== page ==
Arts and Culture / Magazine Feature

Artist poised to share ‘Ideal Woman’ with the world

Allie Pohl

Allie Pohl, who gradutes on June 4, has received critical acclaim for her last installation.

If anyone appears to be on the brink of something big, it’s Allie Pohl.

Pohl, who graduates on June 4 with her master’s degree in electronic media arts and design, seems poised to share her Ideal Woman with the world.

Ideal Woman is the name of a variety of artistic projects Pohl has taken on to convey her belief that society is obsessed with the “perfect woman.” 

“In this digital age, women are inundated with images that culturally outline feminine beauty,” she says. “Often, these commercially packaged versions of beauty are simply illusions created by advanced technology.”

Pohl uses many art forms, including sculpture, ceramics, video and jewelry. Her final project for DU, Ideal Woman: 36-24-36, showcased multiple sculptures that modeled the “perfect” Barbie.

Kyle MacMillan of the Denver Post reviewed the Hinterland Gallery show.

“Her deliberate mimicking of the repetition and slick, manufactured feel of today’s female idealizations become a savvy, pointed critique of it,” MacMillian wrote, adding that Pohl “already has a more extensive resume than some better-established professionals.”

While Pohl was delighted to have her work highlighted the Post’s entertainment section, it’s hardly the first time her work has drawn attention. She makes Ideal Woman necklaces out of Lucite. She enjoys the notion that advancement in technologies that allow her to cut Lucite into “cookie cutter patterns” are being used in other ways to make women into “cookie cutter patterns” as well.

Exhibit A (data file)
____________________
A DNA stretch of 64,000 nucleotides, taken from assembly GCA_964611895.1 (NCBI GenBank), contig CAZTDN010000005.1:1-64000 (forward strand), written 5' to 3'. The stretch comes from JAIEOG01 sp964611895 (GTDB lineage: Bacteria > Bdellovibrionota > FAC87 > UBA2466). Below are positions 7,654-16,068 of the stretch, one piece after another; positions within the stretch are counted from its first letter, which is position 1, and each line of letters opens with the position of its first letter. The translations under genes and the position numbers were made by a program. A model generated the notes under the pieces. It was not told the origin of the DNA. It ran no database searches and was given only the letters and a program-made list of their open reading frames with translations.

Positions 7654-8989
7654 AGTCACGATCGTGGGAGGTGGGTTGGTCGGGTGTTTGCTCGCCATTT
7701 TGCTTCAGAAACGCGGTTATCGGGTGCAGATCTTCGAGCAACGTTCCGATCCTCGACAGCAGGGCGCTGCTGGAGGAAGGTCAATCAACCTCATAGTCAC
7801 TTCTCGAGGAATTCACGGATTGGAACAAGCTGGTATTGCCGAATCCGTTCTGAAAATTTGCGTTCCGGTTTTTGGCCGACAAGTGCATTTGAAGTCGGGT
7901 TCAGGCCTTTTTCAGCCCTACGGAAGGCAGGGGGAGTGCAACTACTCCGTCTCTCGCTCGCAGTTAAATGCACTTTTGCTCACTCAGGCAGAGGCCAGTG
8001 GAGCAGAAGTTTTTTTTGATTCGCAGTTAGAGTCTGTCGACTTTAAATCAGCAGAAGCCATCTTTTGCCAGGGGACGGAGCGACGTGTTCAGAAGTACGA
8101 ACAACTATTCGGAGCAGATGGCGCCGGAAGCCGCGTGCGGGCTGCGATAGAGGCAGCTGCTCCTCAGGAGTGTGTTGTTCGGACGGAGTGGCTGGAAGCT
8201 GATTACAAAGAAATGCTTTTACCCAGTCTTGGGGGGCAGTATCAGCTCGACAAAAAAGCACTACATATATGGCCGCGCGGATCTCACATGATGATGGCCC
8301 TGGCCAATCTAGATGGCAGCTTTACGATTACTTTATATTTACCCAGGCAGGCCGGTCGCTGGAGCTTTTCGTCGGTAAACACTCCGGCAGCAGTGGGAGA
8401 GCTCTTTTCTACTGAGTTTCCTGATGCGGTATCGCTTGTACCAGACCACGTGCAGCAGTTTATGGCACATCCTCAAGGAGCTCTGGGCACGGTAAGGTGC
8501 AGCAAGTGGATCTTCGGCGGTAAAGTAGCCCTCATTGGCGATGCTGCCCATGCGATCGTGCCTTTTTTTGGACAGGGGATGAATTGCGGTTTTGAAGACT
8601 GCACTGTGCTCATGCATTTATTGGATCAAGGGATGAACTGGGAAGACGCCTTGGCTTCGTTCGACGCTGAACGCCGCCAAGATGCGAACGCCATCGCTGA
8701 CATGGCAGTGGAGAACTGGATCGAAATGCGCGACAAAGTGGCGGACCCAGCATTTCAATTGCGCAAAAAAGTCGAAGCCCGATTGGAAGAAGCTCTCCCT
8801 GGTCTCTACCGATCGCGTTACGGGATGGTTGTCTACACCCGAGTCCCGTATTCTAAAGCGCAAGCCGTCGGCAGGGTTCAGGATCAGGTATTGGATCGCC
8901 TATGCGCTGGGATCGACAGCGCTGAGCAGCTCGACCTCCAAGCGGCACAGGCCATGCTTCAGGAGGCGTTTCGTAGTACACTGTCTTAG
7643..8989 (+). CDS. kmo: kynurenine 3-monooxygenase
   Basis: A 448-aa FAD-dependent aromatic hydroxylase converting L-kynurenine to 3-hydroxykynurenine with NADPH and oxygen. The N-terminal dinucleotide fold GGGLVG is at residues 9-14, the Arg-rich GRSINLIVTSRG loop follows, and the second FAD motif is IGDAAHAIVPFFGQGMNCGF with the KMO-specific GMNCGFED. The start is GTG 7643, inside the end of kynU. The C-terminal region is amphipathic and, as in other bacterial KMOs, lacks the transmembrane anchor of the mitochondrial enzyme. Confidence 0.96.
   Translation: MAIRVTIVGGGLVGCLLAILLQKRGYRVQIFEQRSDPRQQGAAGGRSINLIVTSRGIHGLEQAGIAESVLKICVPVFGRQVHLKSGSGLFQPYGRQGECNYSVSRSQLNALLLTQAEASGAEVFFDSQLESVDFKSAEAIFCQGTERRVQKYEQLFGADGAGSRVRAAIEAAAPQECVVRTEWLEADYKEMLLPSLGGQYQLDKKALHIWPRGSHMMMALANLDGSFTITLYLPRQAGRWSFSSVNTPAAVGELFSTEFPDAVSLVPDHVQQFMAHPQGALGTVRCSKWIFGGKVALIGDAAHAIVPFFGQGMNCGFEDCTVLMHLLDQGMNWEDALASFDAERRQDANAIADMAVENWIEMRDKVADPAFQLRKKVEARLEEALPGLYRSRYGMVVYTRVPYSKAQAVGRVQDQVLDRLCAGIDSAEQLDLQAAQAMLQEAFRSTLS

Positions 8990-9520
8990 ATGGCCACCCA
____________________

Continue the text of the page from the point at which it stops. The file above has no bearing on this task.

“The necklace demonstrates our culture’s desire to emulate a look that seems naturally impossible to attain” she says.

The necklaces, which can be purchased online, have attracted notice. They’ve been featured in magazines including Marie Claire, Denver Magazine, Trend Hunter, and Orange Appeal.

“It’s been wonderful to watch her blossom,” says Laleh Mehran, Pohl’s adviser and associate professor of electronic media arts and design.

Mehran says Pohl has an ability to listen to recommendations and execute them at an incredible speed. Mehran says the idea for the necklace came out of one of their meetings. Before Mehran knew it, Pohl had designed and created the necklaces. The same thing happened with the idea for her blog, too.

Pohl says everything really came together for her at DU. She’s not sure what her future holds, except that she’ll stay in Denver through the summer. She just hopes her art and message catch on.

“I hope this iconic necklace is more than just a pendant; when worn it is a catalyst for instigating new ideas, conversation and change,” she says.

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